When a company builds a product that kills people it as not simply an act of the invisible hand of Adam Smith’s market place. Instead, a real designer, manager, and executive failed to act or acted evilly. When corporations behave badly some real people should probably go to jail. Bush's "torte reform" would end class-action suits as we know them by limiting damages and the number of petitioners. What would that accomplish? Did you see Fight Club? Brad Pitt's character's job was to determine which was more expensive, a recall or paying off the lawsuits, his job would get much easier after "reform".

I would like to see a return to strict rules governing corporate mergers and acquisitions. Despite talk of a “merger of equals” or a “pooling of interests” a merger is rarely a synergistic affair. Instead, one company merely shoots the other in the head and eats its carcass. At the very least they could call it like it is, and let the affair be taxed and judged accordingly.

I would like to see an end to private monopolies. Even to the point of creating a “socialist” entity to compete with a private monopoly. For instance, the only city in California with the lights still on during the Enron engineered “California Energy Crisis” was LA, because the city owned its own power company.

On the other hand, some industries, like garbage hauling naturally require a monopoly in order to ensure efficiency (you wouldn’t want nine garbage trucks roaming your neighborhood on a Saturday morning doing pick-ups). But such organizations also naturally require heavy regulation. We need to thus manage monoplies in America with out excited cries of "socialism" from the right wing.

I would like to see a return to the “charter for purpose” and the limited time frame. I want to know for what purpose a company is formed and how long it will be around, then let me invest in it and purchase from it as I will. At the end of the day its investors and customers alike would be able to clearly judge the performance of the company and its directors - their principles and their strategy.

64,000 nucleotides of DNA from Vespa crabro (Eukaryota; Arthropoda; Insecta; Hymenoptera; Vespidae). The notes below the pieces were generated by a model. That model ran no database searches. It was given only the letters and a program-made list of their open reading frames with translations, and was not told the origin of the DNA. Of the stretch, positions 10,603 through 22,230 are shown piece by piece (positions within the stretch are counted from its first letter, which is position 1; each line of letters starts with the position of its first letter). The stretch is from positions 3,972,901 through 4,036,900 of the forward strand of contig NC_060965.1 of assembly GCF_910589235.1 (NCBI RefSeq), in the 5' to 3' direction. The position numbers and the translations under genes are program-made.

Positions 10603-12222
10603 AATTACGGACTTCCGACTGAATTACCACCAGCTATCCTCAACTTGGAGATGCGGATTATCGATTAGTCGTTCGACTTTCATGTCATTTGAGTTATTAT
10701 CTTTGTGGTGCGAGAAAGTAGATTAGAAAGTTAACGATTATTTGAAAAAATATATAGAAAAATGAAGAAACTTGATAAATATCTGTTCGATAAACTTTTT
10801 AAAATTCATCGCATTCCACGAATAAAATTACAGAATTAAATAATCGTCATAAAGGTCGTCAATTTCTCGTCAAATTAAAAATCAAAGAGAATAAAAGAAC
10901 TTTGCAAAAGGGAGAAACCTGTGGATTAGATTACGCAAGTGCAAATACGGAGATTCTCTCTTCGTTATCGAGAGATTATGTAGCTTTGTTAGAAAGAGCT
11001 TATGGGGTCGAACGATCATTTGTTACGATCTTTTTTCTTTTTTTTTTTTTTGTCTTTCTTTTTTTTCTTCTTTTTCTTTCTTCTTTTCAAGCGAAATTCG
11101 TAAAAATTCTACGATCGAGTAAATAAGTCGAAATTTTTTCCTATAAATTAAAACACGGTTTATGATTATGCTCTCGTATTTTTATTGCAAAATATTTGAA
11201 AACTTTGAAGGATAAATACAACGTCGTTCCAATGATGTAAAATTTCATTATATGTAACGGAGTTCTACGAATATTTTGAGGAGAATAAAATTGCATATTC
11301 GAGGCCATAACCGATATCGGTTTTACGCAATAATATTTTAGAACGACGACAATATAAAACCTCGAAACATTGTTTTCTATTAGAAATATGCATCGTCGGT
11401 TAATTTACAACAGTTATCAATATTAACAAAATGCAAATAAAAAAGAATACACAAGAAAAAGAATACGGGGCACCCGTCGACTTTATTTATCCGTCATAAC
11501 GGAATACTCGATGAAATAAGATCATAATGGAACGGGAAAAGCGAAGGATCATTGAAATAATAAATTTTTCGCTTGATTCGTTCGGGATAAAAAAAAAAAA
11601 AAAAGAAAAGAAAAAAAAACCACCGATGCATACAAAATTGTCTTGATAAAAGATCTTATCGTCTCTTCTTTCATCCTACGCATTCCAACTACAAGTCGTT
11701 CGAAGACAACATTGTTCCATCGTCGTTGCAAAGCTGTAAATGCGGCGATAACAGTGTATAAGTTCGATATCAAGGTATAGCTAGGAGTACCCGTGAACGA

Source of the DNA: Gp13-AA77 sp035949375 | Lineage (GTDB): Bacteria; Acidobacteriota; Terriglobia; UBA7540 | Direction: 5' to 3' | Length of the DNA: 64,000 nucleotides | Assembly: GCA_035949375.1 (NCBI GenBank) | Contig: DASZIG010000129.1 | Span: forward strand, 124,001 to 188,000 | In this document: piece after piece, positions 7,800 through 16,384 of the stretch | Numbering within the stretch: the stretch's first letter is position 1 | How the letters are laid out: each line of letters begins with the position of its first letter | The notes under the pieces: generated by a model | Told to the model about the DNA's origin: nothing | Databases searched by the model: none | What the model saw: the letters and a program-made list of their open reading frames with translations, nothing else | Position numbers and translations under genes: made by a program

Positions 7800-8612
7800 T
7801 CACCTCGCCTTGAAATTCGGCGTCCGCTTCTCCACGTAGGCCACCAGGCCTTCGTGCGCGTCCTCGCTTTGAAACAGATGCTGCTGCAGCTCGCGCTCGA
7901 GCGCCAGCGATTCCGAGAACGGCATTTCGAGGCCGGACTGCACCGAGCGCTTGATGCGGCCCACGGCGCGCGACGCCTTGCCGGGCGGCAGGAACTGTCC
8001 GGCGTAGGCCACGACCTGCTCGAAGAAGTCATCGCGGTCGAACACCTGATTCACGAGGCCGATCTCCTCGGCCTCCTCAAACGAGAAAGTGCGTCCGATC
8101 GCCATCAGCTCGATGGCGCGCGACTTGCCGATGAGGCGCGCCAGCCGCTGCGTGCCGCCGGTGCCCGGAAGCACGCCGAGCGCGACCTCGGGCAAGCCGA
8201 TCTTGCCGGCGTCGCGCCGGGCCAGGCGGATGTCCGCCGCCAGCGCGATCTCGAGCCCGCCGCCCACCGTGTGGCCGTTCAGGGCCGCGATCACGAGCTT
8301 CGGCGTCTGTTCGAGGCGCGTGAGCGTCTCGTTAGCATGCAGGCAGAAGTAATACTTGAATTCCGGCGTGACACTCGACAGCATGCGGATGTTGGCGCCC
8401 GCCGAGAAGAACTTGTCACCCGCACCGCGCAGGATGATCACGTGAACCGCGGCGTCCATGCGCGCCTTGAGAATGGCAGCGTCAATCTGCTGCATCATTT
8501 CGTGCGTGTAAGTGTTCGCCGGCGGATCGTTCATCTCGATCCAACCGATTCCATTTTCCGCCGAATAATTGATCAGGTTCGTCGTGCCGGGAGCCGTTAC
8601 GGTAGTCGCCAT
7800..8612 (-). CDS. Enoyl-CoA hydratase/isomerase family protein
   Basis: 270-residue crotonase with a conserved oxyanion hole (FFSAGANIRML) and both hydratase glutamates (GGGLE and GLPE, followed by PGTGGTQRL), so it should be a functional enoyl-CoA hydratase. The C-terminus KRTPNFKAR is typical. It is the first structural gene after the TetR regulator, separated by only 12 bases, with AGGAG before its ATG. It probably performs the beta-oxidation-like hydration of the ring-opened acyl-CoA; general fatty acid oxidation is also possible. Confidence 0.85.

Honestly, I am not an economist and I have not thought through all these options and ideas. But it is no accident that the most convincing and successful sci-fi movies in America focus on dystopian visions in which robots or businesses take over the world. Reestablishing human primacy over their creations, be they machines or ideas, is vital to ensuring a human future worth looking forward to.

Sean: Thursday, July 24, 2003 [+] |
Wednesday, July 23, 2003
The Market Allstars

- guest financial commentary from Jack Whitsel, banker and options trader

July 15 marked the 74th Baseball All-Star game and I followed the action on TV. As Hank Blalock belted the game-winning home run I could not help but make comparisons between America's two favorite past times. Playing the stock market and playing baseball have more in common than you might think.

Baseball loves the homer, no doubt, but serious fans know that the game is really won by base hits. Sure, every team has their sluggers and our portfolios should too, but expecting your star players to always step up to the plate and hit a homerun would be folly. Home run batters have a tendency to strike out more frequently than the base hitter. Over seven innings wins usually come from the quite line drives, not the occasional grand-slams.